NBC’s David Gregory to Reince Priebus: Is Hillary Clinton ‘The Candidate That You...Most Fear?’
Reince Priebus, chairman of the Republican National Committee, sat down with David Gregory, moderator of NBC’s Meet the Press and was immediately met with a barrage of questions on Hillary Clinton ranging from Karl Rove’s questioning of Clinton health to her tenure as Secretary of State.
Appearing on Sunday, May 18, Gregory did his best to defend Ms. Clinton from her legacy and asked Priebus “Is she the candidate that you, as the head of the Republican Party, most fear” following a confrontational discussion about her role in investigating the terrorist attack in Benghazi. [See video below.]
The interview began with Gregory immediately asking his guest about Karl Rove: “What about the Republicans saying this was over the line? Should Karl Rove apologize?...But do you think it was over the line?
After Priebus shot back that “It was fair game for Ronald Reagan. It’s fair game for John McCain” the NBC host doubled down on his demands for the RNC chair to condemn Rove:
Wasn't part of why there was a backlash against that is there was innuendo, there was a suggestion about, "He's just not-- his brain doesn't work right." Or in this case, it's, "Her brain may not work right, and she's hiding something about it." Was that over the line?...You're head of the party. Would you like to sidestep away from this, or would you like to double down?
As the interview continued, the subject of Ms. Clinton’s tenure as Secretary of State was brought up, specifically Benghazi, to which Gregory wondered: “Are you suggesting that somehow Hillary Clinton, as Secretary of State, who got started an independent review of what happened at Benghazi was trying to sweep Benghazi under the rug?”
Priebus responded “She is trying to sweep Benghazi under the rug. She absolutely is. And if you want any evidence of that, ask the families of people who lost their sons in Benghazi. They've talked plenty about what happened in Benghazi.”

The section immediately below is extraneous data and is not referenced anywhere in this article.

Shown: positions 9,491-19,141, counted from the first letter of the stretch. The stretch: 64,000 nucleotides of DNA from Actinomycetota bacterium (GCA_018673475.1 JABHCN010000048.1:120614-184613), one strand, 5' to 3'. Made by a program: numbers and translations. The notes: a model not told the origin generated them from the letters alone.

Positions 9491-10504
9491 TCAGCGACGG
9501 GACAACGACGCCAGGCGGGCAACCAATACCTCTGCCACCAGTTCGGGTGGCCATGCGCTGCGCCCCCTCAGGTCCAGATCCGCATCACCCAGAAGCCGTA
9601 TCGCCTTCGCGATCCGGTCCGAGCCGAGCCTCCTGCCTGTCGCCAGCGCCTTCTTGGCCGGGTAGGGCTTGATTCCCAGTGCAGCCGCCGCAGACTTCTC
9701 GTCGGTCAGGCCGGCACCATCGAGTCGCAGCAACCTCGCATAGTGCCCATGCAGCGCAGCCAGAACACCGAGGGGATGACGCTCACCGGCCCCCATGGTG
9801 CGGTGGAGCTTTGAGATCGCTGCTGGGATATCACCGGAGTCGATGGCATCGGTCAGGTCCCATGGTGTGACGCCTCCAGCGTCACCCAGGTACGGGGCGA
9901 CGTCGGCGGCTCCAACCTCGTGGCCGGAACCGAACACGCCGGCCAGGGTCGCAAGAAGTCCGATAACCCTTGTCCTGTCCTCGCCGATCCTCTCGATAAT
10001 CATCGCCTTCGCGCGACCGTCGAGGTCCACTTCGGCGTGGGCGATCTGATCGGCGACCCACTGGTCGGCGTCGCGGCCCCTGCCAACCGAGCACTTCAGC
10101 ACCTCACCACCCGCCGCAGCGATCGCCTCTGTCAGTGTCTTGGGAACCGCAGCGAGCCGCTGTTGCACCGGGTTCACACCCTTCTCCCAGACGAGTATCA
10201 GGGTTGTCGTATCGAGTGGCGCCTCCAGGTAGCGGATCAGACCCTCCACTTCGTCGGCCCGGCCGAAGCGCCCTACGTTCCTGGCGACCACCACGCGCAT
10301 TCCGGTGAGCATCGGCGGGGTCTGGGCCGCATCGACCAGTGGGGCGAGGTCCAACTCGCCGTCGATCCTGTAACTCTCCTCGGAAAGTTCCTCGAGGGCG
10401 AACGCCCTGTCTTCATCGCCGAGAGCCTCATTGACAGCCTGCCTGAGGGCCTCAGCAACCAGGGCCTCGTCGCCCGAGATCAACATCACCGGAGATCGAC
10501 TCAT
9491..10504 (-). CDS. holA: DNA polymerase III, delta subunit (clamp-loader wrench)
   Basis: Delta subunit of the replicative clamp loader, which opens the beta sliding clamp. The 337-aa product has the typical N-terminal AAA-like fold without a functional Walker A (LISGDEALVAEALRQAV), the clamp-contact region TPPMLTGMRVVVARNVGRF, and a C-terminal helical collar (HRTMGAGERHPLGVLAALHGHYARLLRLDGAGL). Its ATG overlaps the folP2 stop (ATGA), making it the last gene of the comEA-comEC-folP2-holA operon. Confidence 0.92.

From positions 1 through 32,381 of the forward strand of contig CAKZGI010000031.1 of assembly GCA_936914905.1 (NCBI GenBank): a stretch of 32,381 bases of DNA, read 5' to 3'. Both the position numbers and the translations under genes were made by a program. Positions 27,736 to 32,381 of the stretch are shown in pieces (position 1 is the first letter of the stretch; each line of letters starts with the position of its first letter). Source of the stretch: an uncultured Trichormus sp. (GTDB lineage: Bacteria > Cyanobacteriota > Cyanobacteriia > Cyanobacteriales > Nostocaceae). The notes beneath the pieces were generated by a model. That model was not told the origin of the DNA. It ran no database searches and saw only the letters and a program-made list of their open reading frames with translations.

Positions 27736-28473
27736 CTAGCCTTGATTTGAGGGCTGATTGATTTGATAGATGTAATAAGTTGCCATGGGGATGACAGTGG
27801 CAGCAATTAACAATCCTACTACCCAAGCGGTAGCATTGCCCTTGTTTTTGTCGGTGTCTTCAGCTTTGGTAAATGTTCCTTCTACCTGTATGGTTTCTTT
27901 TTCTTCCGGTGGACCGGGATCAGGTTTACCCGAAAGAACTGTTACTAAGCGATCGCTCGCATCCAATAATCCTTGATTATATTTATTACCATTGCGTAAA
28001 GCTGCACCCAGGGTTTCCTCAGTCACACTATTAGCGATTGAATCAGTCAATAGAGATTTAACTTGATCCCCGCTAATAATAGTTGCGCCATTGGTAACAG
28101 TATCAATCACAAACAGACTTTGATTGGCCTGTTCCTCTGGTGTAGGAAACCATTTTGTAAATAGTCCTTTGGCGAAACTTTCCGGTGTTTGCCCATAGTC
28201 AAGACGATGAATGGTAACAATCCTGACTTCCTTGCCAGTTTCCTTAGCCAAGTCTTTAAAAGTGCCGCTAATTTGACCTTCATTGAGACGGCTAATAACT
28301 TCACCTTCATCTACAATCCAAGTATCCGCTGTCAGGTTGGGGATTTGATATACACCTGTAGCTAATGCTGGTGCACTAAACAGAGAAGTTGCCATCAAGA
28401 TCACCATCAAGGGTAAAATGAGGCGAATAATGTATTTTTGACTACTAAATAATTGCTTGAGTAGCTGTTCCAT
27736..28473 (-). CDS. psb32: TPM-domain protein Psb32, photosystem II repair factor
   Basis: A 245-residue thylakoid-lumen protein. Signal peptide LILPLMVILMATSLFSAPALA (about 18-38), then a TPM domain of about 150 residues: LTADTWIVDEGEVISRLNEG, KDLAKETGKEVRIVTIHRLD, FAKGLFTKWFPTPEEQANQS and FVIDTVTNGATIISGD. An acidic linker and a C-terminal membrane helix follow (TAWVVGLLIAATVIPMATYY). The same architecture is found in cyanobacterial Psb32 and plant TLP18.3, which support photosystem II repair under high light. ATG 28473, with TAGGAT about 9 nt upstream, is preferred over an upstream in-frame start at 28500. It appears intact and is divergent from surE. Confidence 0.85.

Gregory concluded the back-and-forth by defending Ms. Clinton and argued that “It doesn't mean that she swept it under the rug. They may be dissatisfied, right, with what they’ve learned.”
See relevant transcript below.
Meet the Press
May 18, 2014
10:34 a.m. Eastern
DAVID GREGORY: I'm now joined by Reince Priebus, the chair of The Republican National Committee. Welcome back to Meet the Press.
REINCE PRIEBUS: Good morning David.
GREGORY: What about the Republicans saying this was over the line? Should Karl Rove apologize?
PRIEBUS: I don't-- yeah, it's up to Karl Rove. I mean Karl Rove's a political operative, I understand--
GREGORY: But do you think it was over the line?
PRIEBUS: Look, I think that health and age is fair game. It was fair game for Ronald Reagan. It's fair game for John McCain. When people came at John McCain and said maybe he's psychologically not fit because he was a prisoner of war. And so look–
GREGORY: Though wasn't-- wasn't part of why there was a backlash against that is there was innuendo, there was a suggestion about, "He's just not-- his brain doesn't work right." Or in this case, it's, "Her brain may not work right, and she's hiding something about it." Was that over the line?
PRIEBUS: Look, I don't think there's a graceful way to bring up age, health and fitness for a candidate that wants to be President of the United States. I think the more important issue for me, as leader of this party, is what's the record of Hillary Clinton. What was her record as a Secretary of State? Benghazi, Boko Haram, Syria, Russia. Those are going to be the issues that I believe will cause her to rethink whether she actually--
GREGORY: And we should--
PRIEBUS: --wants to run for president.
GREGORY: But we can get to that. But Karl Rove doesn't do things by accident. What he injected was an attack into the firmament of the Republican grassroots. You're head of the party. Would you like to sidestep away from this, or would you like to double down?